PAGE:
seven years (0.525) was greater than that for all securities whether listed in prior
years or not (0.503). This result is, of course, inconsistent with their hypothesis.6
Of the six seven-year periods in which data are available, half are consistent and
half are not consistent with their hypothesis. If companies are required to be
4As in the original article, the variance of the true betas in a particular cross section was estimated
as the difference between the cross-sectional variance of the estimated beta coefficients and the
average of the squares of the standard errors of the estimates. Unlike the original article, the market
return was measured by the Standard and Poor's Composite Index adjusted for dividends rather than
by Fisher's Combination Link Relative. All other calculations were the same, and all possible NYSE
stocks with complete data for the appropriate calculations were included.
5 Listing status was determined by the availability of NYSE prices. Thus, the length of prior listing
for a company with some missing data would be understated.
6 The ranking of the cross-sectional standard deviations of the true beta coefflcients in the last
three seven-year periods as given in Table 1 is slightly different from the ranking of the adjusted
variances in [2]. Indeed, the rankings in Table 1 themselves change according to the prior listing
requirement. What all this suggests is that small differences between the cross-sectional standard
deviations should not be taken too seriously.
Regression Tendencies 267
listed for fourteen prior years, the estimates are consistent with their hypothesis
in four out of five periods. But even this result has an 18.75 percent chance of
occurring under the null hypothesis that prior listing has no effect.7
While this longer period provides little support for their hypothesis, it may be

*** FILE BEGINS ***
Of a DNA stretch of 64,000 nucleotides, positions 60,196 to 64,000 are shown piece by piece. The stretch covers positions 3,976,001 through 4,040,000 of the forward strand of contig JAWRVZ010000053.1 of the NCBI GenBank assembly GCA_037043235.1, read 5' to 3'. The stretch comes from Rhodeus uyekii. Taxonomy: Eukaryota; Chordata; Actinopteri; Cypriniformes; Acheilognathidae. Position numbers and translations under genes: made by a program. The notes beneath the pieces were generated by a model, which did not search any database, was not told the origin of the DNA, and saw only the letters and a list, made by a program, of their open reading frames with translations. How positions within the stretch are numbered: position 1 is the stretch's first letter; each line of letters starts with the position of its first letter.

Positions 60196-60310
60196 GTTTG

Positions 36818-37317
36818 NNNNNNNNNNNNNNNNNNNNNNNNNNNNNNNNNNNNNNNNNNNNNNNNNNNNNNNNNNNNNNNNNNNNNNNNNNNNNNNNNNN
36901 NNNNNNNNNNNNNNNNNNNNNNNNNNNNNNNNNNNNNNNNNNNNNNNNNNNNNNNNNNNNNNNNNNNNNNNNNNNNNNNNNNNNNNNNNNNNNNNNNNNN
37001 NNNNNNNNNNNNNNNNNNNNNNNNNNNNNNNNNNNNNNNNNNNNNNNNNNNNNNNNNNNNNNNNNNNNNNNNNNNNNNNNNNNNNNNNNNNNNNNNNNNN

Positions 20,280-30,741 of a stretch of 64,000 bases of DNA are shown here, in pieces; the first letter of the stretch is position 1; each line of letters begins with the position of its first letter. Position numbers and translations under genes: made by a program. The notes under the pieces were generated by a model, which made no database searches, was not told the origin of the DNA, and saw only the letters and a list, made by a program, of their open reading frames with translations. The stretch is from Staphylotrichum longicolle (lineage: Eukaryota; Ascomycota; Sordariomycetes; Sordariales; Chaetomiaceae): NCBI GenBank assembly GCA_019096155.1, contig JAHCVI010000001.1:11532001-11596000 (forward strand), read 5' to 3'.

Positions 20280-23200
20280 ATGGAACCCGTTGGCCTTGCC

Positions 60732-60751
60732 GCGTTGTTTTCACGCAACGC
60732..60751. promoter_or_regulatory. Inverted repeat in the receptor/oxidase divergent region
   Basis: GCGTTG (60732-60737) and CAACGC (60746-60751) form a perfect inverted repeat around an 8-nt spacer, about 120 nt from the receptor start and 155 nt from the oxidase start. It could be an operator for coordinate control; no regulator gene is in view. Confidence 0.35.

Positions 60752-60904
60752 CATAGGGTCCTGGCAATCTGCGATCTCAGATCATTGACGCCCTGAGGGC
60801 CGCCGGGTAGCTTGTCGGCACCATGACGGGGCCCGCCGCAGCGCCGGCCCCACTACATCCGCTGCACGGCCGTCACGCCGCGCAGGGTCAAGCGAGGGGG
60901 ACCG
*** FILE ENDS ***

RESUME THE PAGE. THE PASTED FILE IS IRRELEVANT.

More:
that the cross-sectional standard deviations of betas for all securities, regardless
of prior listing, have steadily decreased over time. Those results in Table 1 which
impose no prior listing requirement, however, do not support this possibility. In
three out of the six seven-year periods from 1933, the cross-sectional standard
deviation was less than
the prior seven-year period and in the other three,
greater. While the level of cross-sectional standard deviations currently is less
than it was in the thirties, most of this reduction occurred in the forties and fifties
and thus could not explain a persistent regression tendency over time.
Finally, Haltiner et al. observe that a regression tendency due to a correlation
of less than 1.0 should work both in a forward and backward direction (assuming
that changes in the cross-sectional standard deviations are not too great). This
observation is, of course, perfectly consistent with the model presented in [1],
and their finding that the regression tendency does work in both directions
provides further evidence that the correlations are less than 1.0. More direct
evidence that the correlations are less than 1.0 is provided in Table 2 which
displays estimates of the correlation coefficients between true betas in successive
seven-year periods.8 Although their observation that the regression tendency due
to less than perfect correlation should work in both directions may have some
pedagogical merit and does provide an additional test, it should be emphasized in
closing that an investor would be almost exclusively concerned with the forward-
looking aspect of the regression tendency-the primary concern of the original
1. Marshall E. Blume. "Betas and their Regression Tendencies." Journal of Finance (June 1975).
2. James R. Haltiner. Pieter T. Elgers, and William H. Hawthorne. "Beta Regression Tendencies:
Statistical and Real Causes." Journal of Finance, this issue.
7This probability is calculated under the assumption of an equal probability binominal distribution.
These estimates were obtained by dividing the sample covariance between the estimated betas in
successive periods by the appropriate standard deviations in Table 1. A simple extension of a proof in
[1, p. 790] can be used to show that, as long as measurement errors are independent, the sample
covariance between the estimated betas in two cross sections will be an asymptotically unbiased
estimator of the covariance between the true betas.